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How to go about Part 61 Instrument Students

Asked by: 791 views
Flight Instructor, Instrument Rating

I have a student who's private I did and now he wants to do his instrument  rating. This is my first instrument student. He wants to do part 61 (long story). To any CFIIs who have taught part 61 instrument what's the best way you've found to go about doing grounds and introducing new material as in how do you start, and how do you conduct the grounds. Just a ground on Holds, or a specific topic you personally wanna do that one day then fly it? It's less organized than 141, so I just wanted to ask and see if any of you guys had any like specific order the way you liked to do things. 

More of just asking for suggestions from people who have done it a bunch instead of just thinking it up as I go. Been teaching private students for 8 months and been a CFII for 2. Open to anything. 


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2 Answers

  1. Best Answer

    Eric H on Jan 05, 2017

    I would recommend doing what every CFI should do, follow a syllabus. Since this is your first Instrument student, use one that is available to you either through your 141 school, ASA (I think they have a free syllabus online), Sporty’s, or Jeppesen to name a few. If you are feeling really adventurous create your own, but I would get a couple instrument students under your belt before creating your own since there is a “process” of how to learn instruments.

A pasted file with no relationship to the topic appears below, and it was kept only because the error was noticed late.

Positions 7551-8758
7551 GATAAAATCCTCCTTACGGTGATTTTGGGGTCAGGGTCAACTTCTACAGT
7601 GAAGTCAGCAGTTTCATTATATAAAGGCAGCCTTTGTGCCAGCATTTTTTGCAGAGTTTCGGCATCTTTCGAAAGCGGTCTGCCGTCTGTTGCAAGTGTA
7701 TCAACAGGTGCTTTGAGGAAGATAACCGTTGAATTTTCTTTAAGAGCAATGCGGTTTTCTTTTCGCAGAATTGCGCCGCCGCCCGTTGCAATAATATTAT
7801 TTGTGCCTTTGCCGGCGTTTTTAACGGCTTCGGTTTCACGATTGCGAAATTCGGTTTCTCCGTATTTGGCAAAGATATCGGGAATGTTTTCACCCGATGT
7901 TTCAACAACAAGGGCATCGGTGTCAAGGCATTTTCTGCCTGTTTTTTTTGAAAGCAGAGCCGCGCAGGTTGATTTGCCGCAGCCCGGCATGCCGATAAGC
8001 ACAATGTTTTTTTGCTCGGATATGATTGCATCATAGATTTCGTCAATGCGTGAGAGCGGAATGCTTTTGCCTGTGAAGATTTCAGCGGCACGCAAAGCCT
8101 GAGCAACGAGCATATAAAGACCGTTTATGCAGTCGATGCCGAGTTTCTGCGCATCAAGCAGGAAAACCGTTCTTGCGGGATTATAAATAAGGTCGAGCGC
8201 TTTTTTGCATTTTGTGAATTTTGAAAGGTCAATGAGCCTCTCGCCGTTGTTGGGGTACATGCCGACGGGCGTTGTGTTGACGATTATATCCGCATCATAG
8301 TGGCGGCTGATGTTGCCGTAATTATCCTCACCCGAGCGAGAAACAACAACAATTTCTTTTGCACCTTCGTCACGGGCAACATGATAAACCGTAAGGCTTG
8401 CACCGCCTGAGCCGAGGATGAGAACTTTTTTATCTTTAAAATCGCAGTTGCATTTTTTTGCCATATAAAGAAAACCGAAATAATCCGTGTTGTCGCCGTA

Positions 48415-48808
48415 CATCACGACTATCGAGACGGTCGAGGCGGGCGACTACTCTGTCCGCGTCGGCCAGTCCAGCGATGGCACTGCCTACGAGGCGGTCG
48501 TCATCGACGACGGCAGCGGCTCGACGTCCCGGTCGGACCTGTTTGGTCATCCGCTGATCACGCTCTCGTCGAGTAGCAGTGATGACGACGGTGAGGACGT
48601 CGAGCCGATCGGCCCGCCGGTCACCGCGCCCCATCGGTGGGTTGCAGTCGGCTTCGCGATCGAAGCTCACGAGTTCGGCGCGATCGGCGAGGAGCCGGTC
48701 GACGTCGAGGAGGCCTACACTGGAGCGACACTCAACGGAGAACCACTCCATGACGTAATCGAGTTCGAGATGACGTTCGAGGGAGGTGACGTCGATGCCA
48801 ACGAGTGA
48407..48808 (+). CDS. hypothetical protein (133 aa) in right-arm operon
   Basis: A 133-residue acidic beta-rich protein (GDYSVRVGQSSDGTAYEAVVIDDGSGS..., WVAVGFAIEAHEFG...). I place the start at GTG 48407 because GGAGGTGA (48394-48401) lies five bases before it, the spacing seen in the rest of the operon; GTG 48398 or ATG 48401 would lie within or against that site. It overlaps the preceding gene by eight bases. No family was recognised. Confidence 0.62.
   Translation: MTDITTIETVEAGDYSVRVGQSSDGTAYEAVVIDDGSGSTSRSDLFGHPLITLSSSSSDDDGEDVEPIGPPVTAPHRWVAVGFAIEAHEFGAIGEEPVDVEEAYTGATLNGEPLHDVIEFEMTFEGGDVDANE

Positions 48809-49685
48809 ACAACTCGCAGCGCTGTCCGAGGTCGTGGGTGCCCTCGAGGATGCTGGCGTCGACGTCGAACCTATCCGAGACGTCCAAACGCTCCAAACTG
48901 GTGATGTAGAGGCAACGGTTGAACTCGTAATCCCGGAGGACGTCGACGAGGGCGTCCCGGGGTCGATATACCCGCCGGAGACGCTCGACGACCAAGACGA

Make sure that you make time for teaching your student on the ground. Just like in primary training, there is a lot of things the FAA thinks is important on the knowledge test, and then there are the “real world” things that happen in the IFR system. If at all possible, have them complete their knowledge test before they start training, it will make their (and your life) a lot easier.

    For me, the first thing I work on with students is their scan. That is the foundation of every instrument pilot. I generally allocate at least 8-10 hours (at least) to help students figure out the scan. That includes things like having all the instruments, partial panel, unusual attitudes, etc. Once they have that solid foundation, then I start working in approaches, and cross countries. You will find out how your student’s scan is when you start doing approaches. I assure you that if it isn’t good, you will know quickly!

    My final recommendation, is that you need to make sure your students get actual IFR with you before the checkride. And if at all possible, make sure they do some simulated (or actual) IFR at night. While the FARs don’t require any specific amount of day/night IFR time, there is a difference and it is helpful to have experience in as many different flight environments as possible.

    Good luck with your student!

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  2. Gary Moore on Jan 05, 2017

    i agree with Eric – I’d also recommend your student find a good ‘instrument ground school’ – probably the local community college or flight school has one….

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